Creating a Daily Artistic Practice

This year I’m participating in the 100 Day Project which is an annual event that encourages you to make or do something creative for 100 days straight. You can find all the information about this project here on their website and you can see photos of my project here.
The purpose of the event is to explore your creativity on a daily basis. As an advocate of having a daily artistic practice, this event is the perfect way to get started developing a practice. After 100 days, making art is sure to be something that you’ll look forward to every single day and a habit will definitely have been formed.
The project I’ve chosen to work on over the 100 days is a series of small “stitched fragments” – stories told through stitch, fabric collage and mixed media – which I’ll probably assemble into a handmade journal or book at some point in the future. To see the rest of the series, you can follow me here on Instagram and here on Facebook.
Creating a Daily Artistic Practice
Creating a Daily Artistic Practice
Creating a Daily Artistic Practice
Creating a Daily Artistic Practice
A daily artistic practice is not some mysterious thing, it’s actually a habit that you develop.
To develop a daily artistic habit, all you need to do is show up every day and do the work. The length of time isn’t important – it can be for a few minutes or it can be for a few hours. And the work doesn’t even have to be good, it just has to be done.
The thing with any good habit though, is that if you don’t do it consistently, you lose it. Plus you also lose all the benefits that go along with it. The best way to stay on track is to set yourself up for success.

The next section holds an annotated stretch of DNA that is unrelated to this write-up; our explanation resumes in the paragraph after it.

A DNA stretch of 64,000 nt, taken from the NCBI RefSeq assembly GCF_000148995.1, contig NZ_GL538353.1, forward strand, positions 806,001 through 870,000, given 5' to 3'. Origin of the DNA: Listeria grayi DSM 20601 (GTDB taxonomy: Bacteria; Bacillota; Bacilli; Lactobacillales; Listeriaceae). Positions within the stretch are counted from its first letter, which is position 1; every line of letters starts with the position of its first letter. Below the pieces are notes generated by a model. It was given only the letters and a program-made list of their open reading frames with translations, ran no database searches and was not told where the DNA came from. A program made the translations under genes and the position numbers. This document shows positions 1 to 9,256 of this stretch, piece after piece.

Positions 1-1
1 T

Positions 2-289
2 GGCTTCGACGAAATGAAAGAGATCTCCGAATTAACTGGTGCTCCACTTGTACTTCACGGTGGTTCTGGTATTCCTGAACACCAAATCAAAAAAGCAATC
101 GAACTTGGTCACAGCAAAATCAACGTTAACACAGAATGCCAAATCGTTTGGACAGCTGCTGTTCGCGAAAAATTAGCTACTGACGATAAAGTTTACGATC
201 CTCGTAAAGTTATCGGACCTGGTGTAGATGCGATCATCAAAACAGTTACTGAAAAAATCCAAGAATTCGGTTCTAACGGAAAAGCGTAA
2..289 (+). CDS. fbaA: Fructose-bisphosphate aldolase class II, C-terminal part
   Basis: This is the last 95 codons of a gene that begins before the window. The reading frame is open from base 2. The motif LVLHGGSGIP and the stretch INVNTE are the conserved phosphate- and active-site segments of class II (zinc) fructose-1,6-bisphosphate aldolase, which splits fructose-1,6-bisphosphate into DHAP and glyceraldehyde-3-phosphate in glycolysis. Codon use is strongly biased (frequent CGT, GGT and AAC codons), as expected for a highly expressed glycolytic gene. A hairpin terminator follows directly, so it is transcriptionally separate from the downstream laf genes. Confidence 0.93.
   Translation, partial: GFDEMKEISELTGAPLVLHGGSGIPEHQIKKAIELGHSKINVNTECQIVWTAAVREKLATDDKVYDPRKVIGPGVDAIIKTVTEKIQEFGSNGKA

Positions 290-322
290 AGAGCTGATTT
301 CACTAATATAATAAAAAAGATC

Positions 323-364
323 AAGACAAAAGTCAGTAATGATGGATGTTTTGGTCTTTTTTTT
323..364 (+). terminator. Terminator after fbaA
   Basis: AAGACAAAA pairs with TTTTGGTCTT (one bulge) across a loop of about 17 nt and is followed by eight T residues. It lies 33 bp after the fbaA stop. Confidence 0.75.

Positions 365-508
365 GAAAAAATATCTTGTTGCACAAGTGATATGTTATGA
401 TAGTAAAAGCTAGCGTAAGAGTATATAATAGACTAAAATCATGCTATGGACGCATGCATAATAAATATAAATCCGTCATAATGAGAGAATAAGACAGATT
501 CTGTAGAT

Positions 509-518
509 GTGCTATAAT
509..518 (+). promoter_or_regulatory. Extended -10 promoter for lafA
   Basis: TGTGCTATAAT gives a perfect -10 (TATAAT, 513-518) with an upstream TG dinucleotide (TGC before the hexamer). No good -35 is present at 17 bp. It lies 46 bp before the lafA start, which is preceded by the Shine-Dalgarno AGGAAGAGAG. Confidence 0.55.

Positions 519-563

Give yourself every opportunity to be successful.
From years of experience, I know that when I take the time to plan things out so that it’s easy for me to just show up and do the work, I’m more likely to be successful. So for this particular project I’ve gathered most of the things that I’ll be using and put them on a tray – fabric scraps, sewing supplies, buttons, bits of paper, glue.
Creating a Daily Artistic Practice
A tray makes my workspace portable so I can move it out of the way when I’m not using it and then quickly bring it out again when I’m ready to work. I do this with most of my long-term projects because it just makes things easier and I don’t have to think too much about it every time I show up to do the work.
Being accountable also helps you stay on track, which is why committing to a project like the 100 Day Project and posting regularly on social media, or even sharing with friends if you avoid social media, will definitely help you be more successful.
Having a daily artistic practice is something I really enjoy.
Making art every day reduces my stress and helps me to relax. Sometimes it feels like meditation where time stops and all the noise in my head just drops away. The more art I create, the better I seem to get at it, and more creative ideas seem to flow. It’s a daily refuge from a sometimes chaotic world.
I often use this time to explore new techniques or concepts that often get incorporated into my art, and I fully credit my daily art practice with helping me to define and develop my personal style of art. When you show up every day with the intention to play and explore without judgment, what emerges and evolves is a unique expression of your heart and soul.
A daily artistic practice doesn’t have to be complicated.
You don’t need to make great art every day. I don’t. A lot of what I make ends up in the trash or gets cut up and recycled. I often give things away. I don’t hoard and I have no attachment to what I make because I view it as being a part of the process that helps me to make better art.
MAKE time!
If you’re waiting for some divine guidance or some significant piece of inspiration to fall into your lap before you feel like making art, you might as well give up now. That’s not how it works. You need to show up and do the work first, only then will guidance and inspiration get on board to give you a hand.
Schedule an appointment with yourself – and keep it. I have a standing daily appointment written in my planner – even on weekends. My planner and I are very good friends and it helps me to stay organized. However this doesn’t work for everyone, so find a reminder system that works for you and use it.
The best thing about developing a daily artistic practice, is that you can start anytime. Pick a day to begin, and then work at it every day.
I wish you all the best on your creative adventures!